Last term, the class had a guest speaker come in and discuss future career options, relevant to our degree. Claire Levey- producer of award winning documentary Across Still Water, presented some of the work she had produced or been a part of producing. Claire has worked in a variety of different roles as well as different television shows, varying from Wife Swap to Life Proof (a documentary focusing on a serious relationship between two teenagers in a wheelchair). Across Still Water was the final and apparently the most successful film she showed us. The documentary explores the story of man living with Retinitis Pigmentosa- a degenerative eye disease which eventually leads to complete loss of sight. John (suffering from Retinitis Pigmentosa) has a passion for night fishing, however with the deterioration of his sight, he is forced to make some serious changes in his life in order to remain safe.
The documentary is filled with many aesthetic shots of the dark lakes in which they fish in, which are a direct metaphor to the audience of how limited John’s sight is. Other than the beautiful shots of scenery, one of my main admirations of the documentary was the way in which the interviews were styled. The clips where information was projected to the audience, were coordinated in a way which appeared to the audience as if they were listening in to a private conversation. Therefore no direct talking into the camera or hearing the producer asking the interviewee’s question, it felt extremely intimate. Although the conversations included in the documentary looked very natural, Clarie did stress that much effort went into devising specific questions to ask in order to extract the maximum amount of information from the interviewee’s. Thus verbal prompts were necessary to achieve the ‘un-staged’ atmosphere. Additionally, the editing of material made the story line clear for the audience- positioning all the footage of these naturally styled clips in a certain way which clearly presents the objective of the documentary, exhibiting or evening accompanying John through his personal journey of coming to terms with his disease.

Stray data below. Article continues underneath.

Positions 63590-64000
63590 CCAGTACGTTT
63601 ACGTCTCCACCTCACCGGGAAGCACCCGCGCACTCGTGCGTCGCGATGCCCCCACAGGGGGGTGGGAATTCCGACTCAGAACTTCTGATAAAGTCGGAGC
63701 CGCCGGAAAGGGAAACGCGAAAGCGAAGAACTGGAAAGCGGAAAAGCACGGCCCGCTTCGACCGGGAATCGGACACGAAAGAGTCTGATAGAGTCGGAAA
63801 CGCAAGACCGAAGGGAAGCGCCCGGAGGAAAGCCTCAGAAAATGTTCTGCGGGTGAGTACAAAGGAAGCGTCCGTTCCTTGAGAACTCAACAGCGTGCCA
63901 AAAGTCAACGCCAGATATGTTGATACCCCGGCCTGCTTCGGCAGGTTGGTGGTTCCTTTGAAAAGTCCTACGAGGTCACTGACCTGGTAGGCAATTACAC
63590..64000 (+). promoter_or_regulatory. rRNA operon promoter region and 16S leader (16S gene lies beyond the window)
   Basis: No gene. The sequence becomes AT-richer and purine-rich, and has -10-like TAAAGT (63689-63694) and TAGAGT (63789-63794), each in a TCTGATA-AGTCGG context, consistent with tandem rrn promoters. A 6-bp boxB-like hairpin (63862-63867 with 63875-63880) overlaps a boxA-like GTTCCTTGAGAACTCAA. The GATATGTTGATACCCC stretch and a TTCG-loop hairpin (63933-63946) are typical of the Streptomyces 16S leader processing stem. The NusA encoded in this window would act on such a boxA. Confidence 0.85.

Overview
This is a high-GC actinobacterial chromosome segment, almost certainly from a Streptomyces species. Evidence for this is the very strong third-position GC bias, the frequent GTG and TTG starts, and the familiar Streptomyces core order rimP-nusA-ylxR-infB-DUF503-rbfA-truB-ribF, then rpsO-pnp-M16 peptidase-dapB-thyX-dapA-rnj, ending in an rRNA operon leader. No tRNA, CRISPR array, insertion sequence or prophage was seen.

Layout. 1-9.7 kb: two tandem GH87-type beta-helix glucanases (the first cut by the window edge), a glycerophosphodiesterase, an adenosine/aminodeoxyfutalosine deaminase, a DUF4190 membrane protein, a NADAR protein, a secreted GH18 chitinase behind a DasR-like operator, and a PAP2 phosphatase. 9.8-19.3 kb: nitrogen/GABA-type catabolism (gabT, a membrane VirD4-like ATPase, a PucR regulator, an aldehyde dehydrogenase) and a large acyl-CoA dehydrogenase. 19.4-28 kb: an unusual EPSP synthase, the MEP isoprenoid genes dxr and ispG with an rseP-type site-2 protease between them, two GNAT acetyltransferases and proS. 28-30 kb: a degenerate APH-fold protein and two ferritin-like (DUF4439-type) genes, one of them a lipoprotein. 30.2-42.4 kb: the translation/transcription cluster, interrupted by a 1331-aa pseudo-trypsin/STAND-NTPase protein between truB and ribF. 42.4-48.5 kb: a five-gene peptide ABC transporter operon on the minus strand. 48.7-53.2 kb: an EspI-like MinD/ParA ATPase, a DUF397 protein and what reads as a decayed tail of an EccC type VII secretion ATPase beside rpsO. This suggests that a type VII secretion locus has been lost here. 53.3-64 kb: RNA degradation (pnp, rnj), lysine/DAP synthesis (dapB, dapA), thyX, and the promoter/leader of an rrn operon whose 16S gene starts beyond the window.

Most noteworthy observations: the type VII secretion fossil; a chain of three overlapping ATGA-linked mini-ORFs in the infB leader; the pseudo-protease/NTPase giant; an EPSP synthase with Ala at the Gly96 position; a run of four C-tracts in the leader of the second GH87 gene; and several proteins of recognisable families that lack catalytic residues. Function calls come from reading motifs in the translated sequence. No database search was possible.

As an observational documentary, Across Still Waters did not completely follow the conventional observational documentary which usually include voice overs, music etc, however in terms of creating a sense of intimacy and feeling as if you are peeping in on someones life- a window into a world, it definitely ticks all the boxes.
The foundations of Claire’s works are extremely inspiring as they all raise awareness to modern day issues in society, which don’t necessarily have enough coverage on broadcasted television.
I was always certain that for my final intensive production piece I would produce a documentary, but I was unsure what style I would like to film it. Now I have seen Across Still Water, I am certain that observational is the best way for me as I wanted to stay clear of the conventional interviewee looking directly into the camera talking and informing the audience method. I will definitely be framing the informative footage in a similar to Claire, as I love how subtle yet effective they are in informing the audience.